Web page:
School District Administrator Career Info

Mar 30, 2019

Acting as the leaders of faculty, curricula, and budget for one or more school systems, school district administrators set the tone and ensure the quality of education for teachers and students in their districts. Keep reading to learn more details about this profession.

Career Definition for a School District Administrator

School district administrators, or superintendents, act as the 'CEOs' of school systems in their districts, overseeing all educational programs, and supervising all school district staff, according to the National Center for Education Statistics (NCES), a division of the U.S. Department of Education (www.nces.ed.gov). A career in school district administration brings many responsibilities, from approving budgets to directing academic programs and career counseling services; professionals in this field have the chance to shape the educational environment for students in their particular school district. Many school district administrators begin as teachers and advance through the school system to attain a leadership role.

Required Education A bachelor's degree in education as minimum; additional master's or doctoral degree in education administration or leadership
Job Duties Include overseeing all educational programs within their district, supervising school district staff
Median Salary (2018) $95,310 (all education administrators, elementary and secondary schools)
$82,850 (all other education administrators)
Job Outlook (2016-2026) 11% growth (education administrators, all other)
8% (all elementary, middle, and high school principals)

Source: U.S. Bureau of Labor Statistics

Required Education

School district administrators usually begin as teachers and hold positions as department heads, assistant principals, or junior administrators before moving up in the school district administration ranks. A bachelor's degree in education is required, and almost all school district administrators also earn master's or doctoral degrees in education administration or leadership, according to the U.S. Bureau of Labor Statistics (BLS, www.bls.gov). Many states also require professional certification for principals and director-level education administrators. Membership in a professional association such as the American Association of School Administrators (AASA) can help School District Administrators to further develop their professional expertise (www.aasa.org).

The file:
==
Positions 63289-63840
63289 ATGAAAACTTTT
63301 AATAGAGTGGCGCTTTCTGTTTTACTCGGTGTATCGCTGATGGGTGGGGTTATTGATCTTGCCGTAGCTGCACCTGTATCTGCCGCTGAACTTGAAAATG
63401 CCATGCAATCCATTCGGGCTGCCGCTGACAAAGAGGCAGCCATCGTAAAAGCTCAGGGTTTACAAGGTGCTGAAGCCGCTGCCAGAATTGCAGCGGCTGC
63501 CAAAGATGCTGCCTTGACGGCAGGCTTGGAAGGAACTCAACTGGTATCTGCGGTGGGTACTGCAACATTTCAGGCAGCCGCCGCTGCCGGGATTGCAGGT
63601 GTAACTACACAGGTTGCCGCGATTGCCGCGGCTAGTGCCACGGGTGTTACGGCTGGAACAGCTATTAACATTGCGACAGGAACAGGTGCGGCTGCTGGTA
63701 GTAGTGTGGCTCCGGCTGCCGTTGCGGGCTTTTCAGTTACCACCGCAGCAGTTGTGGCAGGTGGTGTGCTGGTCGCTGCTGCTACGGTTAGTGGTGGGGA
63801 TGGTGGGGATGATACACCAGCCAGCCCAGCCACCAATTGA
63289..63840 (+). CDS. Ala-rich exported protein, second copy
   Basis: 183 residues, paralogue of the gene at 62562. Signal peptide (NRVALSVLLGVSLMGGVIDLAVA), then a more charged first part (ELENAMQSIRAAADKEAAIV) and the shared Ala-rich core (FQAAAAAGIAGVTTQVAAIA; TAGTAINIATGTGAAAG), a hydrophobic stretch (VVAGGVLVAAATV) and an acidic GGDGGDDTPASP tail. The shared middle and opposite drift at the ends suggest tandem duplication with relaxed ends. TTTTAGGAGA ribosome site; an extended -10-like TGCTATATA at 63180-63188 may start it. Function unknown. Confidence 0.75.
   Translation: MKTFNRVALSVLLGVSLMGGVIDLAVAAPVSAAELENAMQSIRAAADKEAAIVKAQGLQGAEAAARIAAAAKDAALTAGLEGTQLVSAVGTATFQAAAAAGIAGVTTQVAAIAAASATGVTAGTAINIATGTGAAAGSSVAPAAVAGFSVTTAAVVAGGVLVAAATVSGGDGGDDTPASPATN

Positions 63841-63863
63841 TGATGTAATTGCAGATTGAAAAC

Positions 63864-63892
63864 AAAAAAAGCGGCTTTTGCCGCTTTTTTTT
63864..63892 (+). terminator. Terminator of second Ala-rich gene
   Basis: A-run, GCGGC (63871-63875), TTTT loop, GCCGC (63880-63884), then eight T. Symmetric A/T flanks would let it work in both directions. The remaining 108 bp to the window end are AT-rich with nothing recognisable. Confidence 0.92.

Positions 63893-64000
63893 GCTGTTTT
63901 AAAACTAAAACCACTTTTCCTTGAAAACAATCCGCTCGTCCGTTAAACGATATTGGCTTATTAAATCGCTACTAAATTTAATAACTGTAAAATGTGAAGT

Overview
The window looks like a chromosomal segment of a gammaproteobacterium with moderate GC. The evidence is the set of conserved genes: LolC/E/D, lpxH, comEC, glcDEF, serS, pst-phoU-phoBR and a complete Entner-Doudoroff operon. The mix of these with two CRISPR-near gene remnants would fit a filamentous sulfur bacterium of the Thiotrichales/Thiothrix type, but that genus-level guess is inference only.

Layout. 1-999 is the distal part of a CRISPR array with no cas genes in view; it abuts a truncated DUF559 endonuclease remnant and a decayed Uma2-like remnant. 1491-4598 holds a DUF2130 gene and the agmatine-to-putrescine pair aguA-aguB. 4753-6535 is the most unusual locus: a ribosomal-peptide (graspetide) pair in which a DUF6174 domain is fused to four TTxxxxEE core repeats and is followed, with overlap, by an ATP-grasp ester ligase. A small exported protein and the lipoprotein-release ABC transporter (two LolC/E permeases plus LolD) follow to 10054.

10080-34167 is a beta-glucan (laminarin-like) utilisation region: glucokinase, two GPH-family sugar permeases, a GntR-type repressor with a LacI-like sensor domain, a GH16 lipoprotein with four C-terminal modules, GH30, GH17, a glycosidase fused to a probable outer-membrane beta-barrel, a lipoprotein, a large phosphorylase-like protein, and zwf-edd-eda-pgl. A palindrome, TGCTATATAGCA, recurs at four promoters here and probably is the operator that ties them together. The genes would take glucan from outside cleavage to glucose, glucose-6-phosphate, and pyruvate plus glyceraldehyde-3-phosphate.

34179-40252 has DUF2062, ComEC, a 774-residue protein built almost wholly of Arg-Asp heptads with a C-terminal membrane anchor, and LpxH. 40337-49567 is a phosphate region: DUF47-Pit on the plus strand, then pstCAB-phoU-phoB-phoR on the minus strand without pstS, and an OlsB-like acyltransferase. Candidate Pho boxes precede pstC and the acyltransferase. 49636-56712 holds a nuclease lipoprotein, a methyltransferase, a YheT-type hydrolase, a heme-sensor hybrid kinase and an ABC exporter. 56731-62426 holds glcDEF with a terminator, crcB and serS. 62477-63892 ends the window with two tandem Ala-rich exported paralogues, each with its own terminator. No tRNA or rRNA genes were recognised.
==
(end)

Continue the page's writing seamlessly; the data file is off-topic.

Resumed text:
Skills Required

A comprehensive background in education is necessary for school district administrators; in particular, employers look for demonstrated leadership ability and excellent organizational skills. Very strong interpersonal skills are also crucial, since school district administrators interact frequently with school district staff, parents, and students. Successful school district administrators are able to motivate others and are able to put their educational values and practices into action.

Career Outlook

The BLS predicts a faster than average rate of growth (11%) for many education administration careers in the near future, although the expected growth for school principals from 2016-2026 is 8%. School district administrator jobs will remain competitive. Job prospects may be best in areas of the country where population growth is projected to be significant and may also be more numerous in rural and inner-city areas. According to the BLS, the median annual wage earned by education administrators in elementary and secondary schools was $95,310, while other types of education administrators earned a median of $82,850 annually as of May 2018.

Alternate Career Options

Here are some examples of alternative career options:

Postsecondary Education Administrator

Normally having at least a master's degree, these administrators supervise academics, student services and faculty at colleges and universities. In 2017, they earned a median annual salary of $92,360, according to the BLS, and faster-than-average employment growth of 10% was projected from 2016 through 2026.

Instructional Coordinator

These coordinators are responsible for upholding schools' teaching standards and curricula, developing instructional materials and then coordinating their use and assessment with administrators and teachers. Instructional coordinators need a master's degree, at a minimum. During the 2016-2026 decade, these jobs were predicted by the BLS to expand a faster than average pace of 11%. The BLS also reported an annual median wage of $64,450 for instructional coordinators in 2018.

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